The Infocomm Development Authority of Singapore (IDA) is seeking public feedback on SingTel's proposed acquisition of the country's fiber broadband network builder OpenNet through its business trust.
The review comes amid public scrutiny on whether the deal might result in giving SingTel an unfair advantage against other Internet service providers such as M1, StarHub and other new players. This, despite SingTel's assurance it will only retain an economic interest in the entity without any effective control, and remain operationally separate.
IDA will ensure that the proposed transaction does not result in a substantial lessening of market competition or harms the public interest, it said in a statement on Wednesday.
The regulator added it reserved the right to impose conditions on the transaction, which could include the divestiture of certain operations or assets and behavioral safeguards such as accounting separation.
The feedback process will close in three weeks and IDA expects to complete its review in 120 days.
While 95 percent nationwide coverage was achieved for both residences and offices in mid-2012, there are still criticisms against OpenNet over installation and activation delays partly due to its inability to cope with spikes in demand.
Scrutiny over consolidated shareholding structure
Under the proposed deal last Thursday, OpenNet's four shareholders--SingTel (30 percent), SP Telecommunications (15 percent), Singapore Press Holdings (25 percent) and Canada's Axia NetMedia (30 percent)--will sell their stakes for S$126 million to NetLink Trust.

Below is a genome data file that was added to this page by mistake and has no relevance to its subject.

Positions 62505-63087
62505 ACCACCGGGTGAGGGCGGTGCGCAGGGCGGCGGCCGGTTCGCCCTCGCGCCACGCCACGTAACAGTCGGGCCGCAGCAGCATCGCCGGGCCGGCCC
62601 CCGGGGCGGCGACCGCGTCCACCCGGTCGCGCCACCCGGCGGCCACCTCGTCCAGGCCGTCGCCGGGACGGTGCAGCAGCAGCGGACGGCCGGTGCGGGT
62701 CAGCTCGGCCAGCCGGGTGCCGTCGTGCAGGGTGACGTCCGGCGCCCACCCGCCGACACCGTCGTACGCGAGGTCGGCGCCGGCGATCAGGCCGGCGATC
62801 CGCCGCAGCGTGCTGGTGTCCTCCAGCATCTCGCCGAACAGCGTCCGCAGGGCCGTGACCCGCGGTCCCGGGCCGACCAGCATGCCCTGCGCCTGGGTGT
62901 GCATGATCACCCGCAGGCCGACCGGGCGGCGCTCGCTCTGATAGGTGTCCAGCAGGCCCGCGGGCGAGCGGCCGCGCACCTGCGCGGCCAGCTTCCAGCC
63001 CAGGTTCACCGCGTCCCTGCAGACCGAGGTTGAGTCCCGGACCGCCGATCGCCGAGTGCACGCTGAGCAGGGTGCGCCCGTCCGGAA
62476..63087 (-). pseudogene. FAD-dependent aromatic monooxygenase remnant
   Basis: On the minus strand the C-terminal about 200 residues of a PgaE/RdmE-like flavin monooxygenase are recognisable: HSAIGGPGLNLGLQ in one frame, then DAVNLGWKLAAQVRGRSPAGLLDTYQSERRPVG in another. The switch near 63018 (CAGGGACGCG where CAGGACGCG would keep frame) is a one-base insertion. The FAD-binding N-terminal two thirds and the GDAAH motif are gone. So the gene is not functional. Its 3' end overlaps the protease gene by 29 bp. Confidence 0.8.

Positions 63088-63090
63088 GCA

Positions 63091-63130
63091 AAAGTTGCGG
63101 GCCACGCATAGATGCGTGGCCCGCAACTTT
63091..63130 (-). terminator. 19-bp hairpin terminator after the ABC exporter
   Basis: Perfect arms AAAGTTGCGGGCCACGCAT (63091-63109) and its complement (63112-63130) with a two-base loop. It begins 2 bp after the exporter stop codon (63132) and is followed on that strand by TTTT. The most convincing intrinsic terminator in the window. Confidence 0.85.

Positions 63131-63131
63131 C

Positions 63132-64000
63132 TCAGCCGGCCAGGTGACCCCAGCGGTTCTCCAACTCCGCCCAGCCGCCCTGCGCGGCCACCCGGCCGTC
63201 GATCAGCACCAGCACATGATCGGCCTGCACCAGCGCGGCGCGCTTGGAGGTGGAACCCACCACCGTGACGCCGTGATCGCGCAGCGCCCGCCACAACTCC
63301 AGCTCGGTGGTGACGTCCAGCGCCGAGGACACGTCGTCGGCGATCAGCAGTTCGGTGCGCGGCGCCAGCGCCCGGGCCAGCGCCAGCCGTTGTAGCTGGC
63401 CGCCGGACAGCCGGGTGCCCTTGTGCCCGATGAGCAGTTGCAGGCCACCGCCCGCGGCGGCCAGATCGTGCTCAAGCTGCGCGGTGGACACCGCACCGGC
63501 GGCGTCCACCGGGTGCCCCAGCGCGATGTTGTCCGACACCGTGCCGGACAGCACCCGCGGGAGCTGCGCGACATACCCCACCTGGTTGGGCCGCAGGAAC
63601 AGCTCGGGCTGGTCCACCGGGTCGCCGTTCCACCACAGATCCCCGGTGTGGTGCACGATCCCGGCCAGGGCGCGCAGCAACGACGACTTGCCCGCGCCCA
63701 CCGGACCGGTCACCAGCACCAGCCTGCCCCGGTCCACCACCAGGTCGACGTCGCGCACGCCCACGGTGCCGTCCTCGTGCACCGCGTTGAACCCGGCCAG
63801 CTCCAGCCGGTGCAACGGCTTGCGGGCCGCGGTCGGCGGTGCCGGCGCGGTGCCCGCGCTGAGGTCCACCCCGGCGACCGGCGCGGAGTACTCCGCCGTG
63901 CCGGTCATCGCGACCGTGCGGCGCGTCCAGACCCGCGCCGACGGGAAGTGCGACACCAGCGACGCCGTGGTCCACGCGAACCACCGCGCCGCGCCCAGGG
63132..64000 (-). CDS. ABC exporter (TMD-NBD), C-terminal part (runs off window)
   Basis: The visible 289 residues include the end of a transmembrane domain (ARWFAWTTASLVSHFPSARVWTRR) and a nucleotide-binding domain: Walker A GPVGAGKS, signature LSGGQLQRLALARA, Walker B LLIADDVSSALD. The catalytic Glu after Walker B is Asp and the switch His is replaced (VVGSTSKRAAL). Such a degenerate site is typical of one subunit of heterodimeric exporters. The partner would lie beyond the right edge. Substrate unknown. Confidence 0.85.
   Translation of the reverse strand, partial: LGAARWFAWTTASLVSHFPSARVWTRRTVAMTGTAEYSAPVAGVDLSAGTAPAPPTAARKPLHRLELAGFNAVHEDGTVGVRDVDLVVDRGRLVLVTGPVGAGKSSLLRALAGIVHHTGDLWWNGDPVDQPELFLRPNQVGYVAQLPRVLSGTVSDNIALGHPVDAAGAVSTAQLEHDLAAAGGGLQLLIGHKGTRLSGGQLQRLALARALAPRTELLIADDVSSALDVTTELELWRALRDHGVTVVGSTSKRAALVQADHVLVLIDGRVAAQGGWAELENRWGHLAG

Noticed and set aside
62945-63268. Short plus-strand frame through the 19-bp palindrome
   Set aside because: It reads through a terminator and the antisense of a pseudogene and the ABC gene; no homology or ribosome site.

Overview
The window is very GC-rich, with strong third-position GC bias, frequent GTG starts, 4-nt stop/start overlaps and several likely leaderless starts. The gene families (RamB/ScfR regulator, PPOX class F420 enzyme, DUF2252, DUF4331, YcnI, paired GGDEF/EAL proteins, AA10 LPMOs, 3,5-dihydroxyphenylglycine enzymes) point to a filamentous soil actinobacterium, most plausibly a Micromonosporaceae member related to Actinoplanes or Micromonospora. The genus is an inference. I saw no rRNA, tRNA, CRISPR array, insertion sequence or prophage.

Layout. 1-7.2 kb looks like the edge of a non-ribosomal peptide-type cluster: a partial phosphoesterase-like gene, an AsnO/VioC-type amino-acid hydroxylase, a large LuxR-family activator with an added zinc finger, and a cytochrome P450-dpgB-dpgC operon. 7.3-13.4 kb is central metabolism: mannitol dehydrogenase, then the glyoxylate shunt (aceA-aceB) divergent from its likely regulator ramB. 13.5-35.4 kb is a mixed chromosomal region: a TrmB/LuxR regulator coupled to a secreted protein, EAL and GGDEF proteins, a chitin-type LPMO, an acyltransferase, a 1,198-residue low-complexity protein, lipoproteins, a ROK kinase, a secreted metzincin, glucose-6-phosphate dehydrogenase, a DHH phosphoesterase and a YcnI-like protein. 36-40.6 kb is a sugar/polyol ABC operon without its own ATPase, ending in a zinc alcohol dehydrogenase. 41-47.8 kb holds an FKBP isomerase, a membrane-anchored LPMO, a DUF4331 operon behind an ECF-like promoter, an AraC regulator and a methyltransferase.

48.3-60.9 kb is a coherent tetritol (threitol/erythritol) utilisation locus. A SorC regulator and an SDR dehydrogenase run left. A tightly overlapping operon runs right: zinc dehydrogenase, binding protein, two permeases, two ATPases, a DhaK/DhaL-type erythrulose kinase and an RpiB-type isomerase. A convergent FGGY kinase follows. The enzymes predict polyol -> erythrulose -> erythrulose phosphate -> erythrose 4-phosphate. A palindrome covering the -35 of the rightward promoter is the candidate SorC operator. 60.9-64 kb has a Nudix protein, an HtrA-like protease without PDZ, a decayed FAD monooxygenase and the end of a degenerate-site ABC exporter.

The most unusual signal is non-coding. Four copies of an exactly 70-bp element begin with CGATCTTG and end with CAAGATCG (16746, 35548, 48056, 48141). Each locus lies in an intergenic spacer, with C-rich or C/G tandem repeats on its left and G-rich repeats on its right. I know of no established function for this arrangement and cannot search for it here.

If the deal is approved, NetLink Trust will integrate with OpenNet's operations and staff, a move it said will help streamline the industry to achieve "greater efficiencies".
In its application for regulatory approval, NetLink Trust noted the current structure's "chain of command" was particularly complex when identifying and remedying faults along the NBN. It explained a consolidated entity would reduce the layers of communication required.
""The competitive benefits are also not apparent in how it will improve the operational efficiency of OpenNet or lower costs for consumers."
The potential implications of the shareholding structure is being examined closely.
As part of conditions to ensure fair competition when SingTel won its bid in 2008 as part of the OpenNet consortium, it was required to set up an independent asset company--NetLink Trust. The trust was used to park various SingTel assets such as ducts, manholes and exchanges which it owned as the telecoms incumbent. These assets were important in cutting down the NBN fiber rollout time to open up market access to non-incumbents--a process otherwise potentially more protracted if the infrastructure remained controlled by a competitor.
Another condition required SingTel to divest and sell down its stake in the trust to under 25 percent by April 2014, which the telco has requested to extend to 2018 under the proposal.
While NetLink Trust is owned by SingTel, it is managed by trustee-manager CityNet. This means SingTel's shares only give it economic benefits but no effective control to influence any major decisions. SingTel's power is limited to appointing not more than 30 percent of CityNet's board, which is majority made up of independent directors.
The proposed deal has been slammed by rival telco M1, which said it would further entrench SingTel's incumbent position. "The competitive benefits are also not apparent in how it will improve the operational efficiency of OpenNet or lower costs for consumers [as promised in the proposal]."
Jeannie Ong, StarHub's chief marketing officer, said the company would provide its feedback after studying the consultation. "We are particularly interested in how this transaction could improve OpenNet's poor performance on service provisioning record for non-residential customers," she added.